This mid weight Syrah offers lilacs, dark cherries, mulberries, guavas, cloves, Chinese 5 spice, dark chocolate, pepper…but also delicious oyster sauce and savoury meaty notes.
* Priced at R155 a bottle
De Krans Tritonia Calitzdorp Blend 2017
De Krans need no introduction with their long history dating back to 1890. Their first grapes were planted in 1936 and they made their first port in 1977. They were the first in SA to produce a Touriga Nacional as a dry red, the first in SA to produce a rosé port-style wine, and the first to make a perlé Moscato.
Tritonia is a blend of 68% Touriga Nacional, 28% Tinta Roriz, 2% Tinta Barocca, and 2% Tinta Amarela. It is deep and satisfying with its blackberries, mulberries, plum jam, prunes, roasted coffee beans, cloves, star anise, and some smoke. Full bodied, age-worthy tannins and generous long finish.
* At R205 a bottle, it’s delicious value.
Joubert-Tradauw Reserwe Cabernet Franc 2017
Cabernet Franc is probably my favourite red grape…and I’ve just planted a handful of vines in my backyard so I feel more invested than ever. I’d also heard the 2016 being called the best South African Cabernet Franc. It’s made it to my shopping cart a few times, but then I’d inevitably balk at the price. So I feel incredibly grateful to have received this wine and finally understand why the MW raved about it.
Situated between Montagu and Barrydale, it’s an unexpected location for Cab Franc. I’m not sure what I expected, but I was surprised by the elegance of the winemaking. Already showing rusty garnet at the edges, it’s a pronounced bouquet of quintessentially Cab Franc aromas: raspberries, cranberries, plums, pencil shavings, tomato leaf, cloves, cedar, savoury charcuterie, and even saffron. The tertiaries are there with hints of raisin, soy sauce, cooked fruits, and leather. My notes literally say ‘I could keep going on for ages’! My only criticism is that I wish the finish were longer and that there was a smidge more richness. But I can see why this wine scores the points.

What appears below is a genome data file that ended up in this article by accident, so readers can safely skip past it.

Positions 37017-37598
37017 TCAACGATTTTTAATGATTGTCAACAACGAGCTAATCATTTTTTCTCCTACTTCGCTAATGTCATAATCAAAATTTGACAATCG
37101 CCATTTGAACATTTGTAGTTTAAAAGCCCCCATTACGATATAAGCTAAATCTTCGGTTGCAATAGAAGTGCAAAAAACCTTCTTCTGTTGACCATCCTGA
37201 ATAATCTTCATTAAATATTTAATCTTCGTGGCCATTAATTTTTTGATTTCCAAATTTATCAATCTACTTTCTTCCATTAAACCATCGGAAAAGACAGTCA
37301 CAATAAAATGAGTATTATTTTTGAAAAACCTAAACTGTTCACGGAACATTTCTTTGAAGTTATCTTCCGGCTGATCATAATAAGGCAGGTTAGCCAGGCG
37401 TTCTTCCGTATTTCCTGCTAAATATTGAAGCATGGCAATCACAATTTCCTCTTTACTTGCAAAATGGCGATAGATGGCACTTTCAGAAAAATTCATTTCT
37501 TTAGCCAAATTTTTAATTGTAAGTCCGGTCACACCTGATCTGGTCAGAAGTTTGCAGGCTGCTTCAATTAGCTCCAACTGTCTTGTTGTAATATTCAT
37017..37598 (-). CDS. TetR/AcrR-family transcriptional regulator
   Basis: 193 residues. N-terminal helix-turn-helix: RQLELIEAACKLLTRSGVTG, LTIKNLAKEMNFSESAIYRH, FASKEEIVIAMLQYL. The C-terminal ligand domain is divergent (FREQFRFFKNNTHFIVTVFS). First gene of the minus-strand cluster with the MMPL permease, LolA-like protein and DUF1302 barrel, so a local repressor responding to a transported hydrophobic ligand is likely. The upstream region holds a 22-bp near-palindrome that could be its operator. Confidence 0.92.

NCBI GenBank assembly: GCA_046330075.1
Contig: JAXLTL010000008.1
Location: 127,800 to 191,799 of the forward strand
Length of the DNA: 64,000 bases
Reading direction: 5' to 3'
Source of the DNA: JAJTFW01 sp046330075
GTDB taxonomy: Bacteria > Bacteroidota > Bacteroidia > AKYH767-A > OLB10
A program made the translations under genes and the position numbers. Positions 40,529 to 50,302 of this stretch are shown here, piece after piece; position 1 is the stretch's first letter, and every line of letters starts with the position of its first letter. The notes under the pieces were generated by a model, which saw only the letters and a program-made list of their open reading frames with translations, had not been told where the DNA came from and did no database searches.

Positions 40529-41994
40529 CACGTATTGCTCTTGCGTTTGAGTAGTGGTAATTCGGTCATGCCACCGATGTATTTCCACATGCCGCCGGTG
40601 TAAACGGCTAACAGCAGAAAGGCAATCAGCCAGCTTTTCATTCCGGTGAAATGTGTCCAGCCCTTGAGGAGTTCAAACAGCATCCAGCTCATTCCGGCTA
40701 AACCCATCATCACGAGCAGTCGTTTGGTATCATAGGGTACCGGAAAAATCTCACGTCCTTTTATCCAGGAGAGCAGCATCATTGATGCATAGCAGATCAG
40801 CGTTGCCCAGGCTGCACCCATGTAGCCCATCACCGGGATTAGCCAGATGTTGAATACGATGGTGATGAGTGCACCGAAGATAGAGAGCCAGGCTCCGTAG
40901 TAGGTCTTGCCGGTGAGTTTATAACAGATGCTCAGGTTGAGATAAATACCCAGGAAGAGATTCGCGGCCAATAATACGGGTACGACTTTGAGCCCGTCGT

* Priced at R580 a bottle
Peter Bayly III 2016
Already tried and tested because I adore the Portuguese varieties. This co-fermented blend is comprised of 56% Touriga Nacional, 28% Tinta Barocca and 16% Souzão planted in the Groenriver Valley at the foothills of the Swarberg near Calitzdorp. So much about how this wine is made speaks to the traditions of Port production – the co-fermentation, hand punch downs, fermentation in open cement lagars, and the 9 to 18 month maturation in old 3rd and 4th fill 225 litre barrels. The difference being that these are French oak.
The rusty ruby hints at this being a 2016. A fairly pronounced nose of deep dark fruits, all the delicious baking spices, sweet oyster sauce, meaty charcuterie, traces of black coffee, and I honestly wrote down salted guava skins. Who salts their guavas?!? I will suggest that you decant this for a while, as it softens the tannins and makes it much easier to appreciate the delicious flavours.
* Priced at R250 a bottle this offers plenty of satisfaction.
Montagu Mont Massif Cabernet Sauvignon 2016
The packaging for this bottle felt like a very special Christmas gift. And with its pronounced blackberries, dark cherries, cedar, freshly tobacco, cloves and star anise, it would make a lovely gift. It is full and plush bodied, has good acidity and finish. This was another of my favourites because of its tertiary soy and leather, and more savoury palate.
My next door neighbour is from Montagu, so I have a soft spot for the town. Which may be another reason for this being one of my faves.
* Priced at R150 a bottle, this one is easy to add under the Christmas tree…and it pretty much already comes wrapped!
I was sad to miss the presentation of the last 3 wines thanks to load shedding…that’s how much fun I was having learning about the Klein Karoo. It really is a remarkable region that offers so much diversity. I’ll always think of them as the home of the fortifieds, but now I know just how much more is available. Road trip!!